Every year, many resolutions are adopted by the Conference. What is the fate of many of them? Some end just on the paper on which they are written. They are not acted upon, thus they fail to realise their ultimate destiny — action. . . . We must be action-minded. The philosophy of action must be the corner stone of our policy. . . . In our ranks we have men and women of high talent and ability. Our poor, disorderly position Is not occasioned by lack of talent, but (a) by lack of scientific organisatlon and utilisation of that talent, (b) by lack of will-power. Africans! Our salvation lies In hard and systematic work!
Never one to hold back his criticisms of African shortcomings, Lembede's impatience with the Association's inaction and lax discipline and his desire for positive action foreshadowed sentiments that made their way Into his political views several years later.
Lembede also attended church services of the African branch of the Nederdults GereformeerdeKerk (Dutch Reformed Church (DRC), where he occasionally translated Afrikaans sermons into seSotho. Khaketla was struck by Lembede's fluency in both languages, and that he was willing to attend and appreciate services of denominations other than Catholic. His attitude was that "God Is Indivisible" and not subject to man-made divisions. He put on his best clothes and prepared himself for the monthly nagmaal services. Lembede thought nagmaal (Holy Communion) was more graceful and meaningful than the Holy Communion celebrated in the Catholic church; and he even chided Khaketla, an Anglican, that he could never understand the joy of nagmaal becouse Anglicans celebrated communion too frequently.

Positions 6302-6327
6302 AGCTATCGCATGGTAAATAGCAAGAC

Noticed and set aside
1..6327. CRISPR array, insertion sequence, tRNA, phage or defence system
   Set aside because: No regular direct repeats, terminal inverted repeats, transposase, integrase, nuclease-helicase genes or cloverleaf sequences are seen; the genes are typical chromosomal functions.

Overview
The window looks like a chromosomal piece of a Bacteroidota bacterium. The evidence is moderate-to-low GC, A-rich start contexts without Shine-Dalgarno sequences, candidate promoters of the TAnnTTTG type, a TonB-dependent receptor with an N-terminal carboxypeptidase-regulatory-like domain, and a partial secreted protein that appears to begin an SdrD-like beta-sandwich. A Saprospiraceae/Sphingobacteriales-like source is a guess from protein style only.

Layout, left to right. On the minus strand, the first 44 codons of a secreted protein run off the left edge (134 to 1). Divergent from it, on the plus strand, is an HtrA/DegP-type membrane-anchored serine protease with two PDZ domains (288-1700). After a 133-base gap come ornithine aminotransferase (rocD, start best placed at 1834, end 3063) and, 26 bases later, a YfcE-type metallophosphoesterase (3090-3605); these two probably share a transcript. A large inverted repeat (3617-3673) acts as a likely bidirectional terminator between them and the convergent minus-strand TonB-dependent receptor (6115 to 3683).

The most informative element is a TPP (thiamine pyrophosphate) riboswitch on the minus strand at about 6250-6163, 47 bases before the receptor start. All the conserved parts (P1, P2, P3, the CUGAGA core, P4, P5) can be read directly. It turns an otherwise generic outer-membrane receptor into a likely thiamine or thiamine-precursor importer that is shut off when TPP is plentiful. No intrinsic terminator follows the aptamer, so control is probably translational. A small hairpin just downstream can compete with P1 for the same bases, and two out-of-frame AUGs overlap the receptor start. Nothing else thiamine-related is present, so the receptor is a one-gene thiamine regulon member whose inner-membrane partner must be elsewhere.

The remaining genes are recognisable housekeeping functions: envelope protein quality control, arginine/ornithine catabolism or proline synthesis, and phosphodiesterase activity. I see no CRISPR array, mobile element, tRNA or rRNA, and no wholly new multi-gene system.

This is a pertinent anecdote because much has been made of Lembede's attachment to the Catholic church. Khaketla recollected that during one vacation, he went to Johannesburg and met Lembede by chance at Park Station. Lembede invited him to visit a friend, A. P. Mda, in Orlando township. As tliey approached the Roman Catholic church in Orlando, they saw Mda in the churchyard. Khaketla recognized Mda because they had trained together as teachers at Mariazell school near Matatiele. Lembede asked Khaketla not to tell Mda that he had regularly attended DRC services in Heilbron. To Lembede, church affiliation did not mean as much as a belief in God. Moreover, participating in the DRC had partly been a tactic to get a job. He represented the DRC at Bantu United School, where every sponsoring denomination had to be represented on the staff.
An interesting sidelight of Lembede's stay in the Orange Free State was his search for a wife. According to his Parys roommate Victor Khomari, Lembede had a great reverence for educated women. 18 He vowed that he wanted to meet and marry the most brilliant woman he could find rather than confining himself to someone from within his own ethnic group. When he read in the press about a woman from Lesotho who had been a spectacular student at Morija Training College and the University College of Fort Hare, he decided to go to Mafeteng in Lesotho with Khomari on their school holiday. Khomari loaned him a bike to peddle to Thabana Morena, the school where the woman was teaching, but he was not able to meet her. By coincidence, the young woman in question, Caroline Ntseliseng Ramolahloane, later married B. M. Khaketla, Lembede's Heilbron roommate, in 1946.
One of Lembede's last acts before moving to Johannesburg was to contact J. D. Rheinallt Jones, director of the South African Institute of Race Relations, in June 1943 offering to do research for the Institute during the July vacation period. Rheinallt Jones asked Lembede to conduct a study of how African youths became "delinquents" by examining records of the Diepkloof Reformatory to determine how young people had run foul of the law. In accepting the offer, Lembede replied; "I think the work will be of some educative value to me also; and I hope my knowledge of Zulu, Sesotho, and Afrikaans will help me a lot in the investigation." 19 We do not have any record of the study that Lembede was commissioned to carry out, but his experience is probably reflected in the occasional comments on the deleterious impact of urban life on African youth that were woven into his political essays.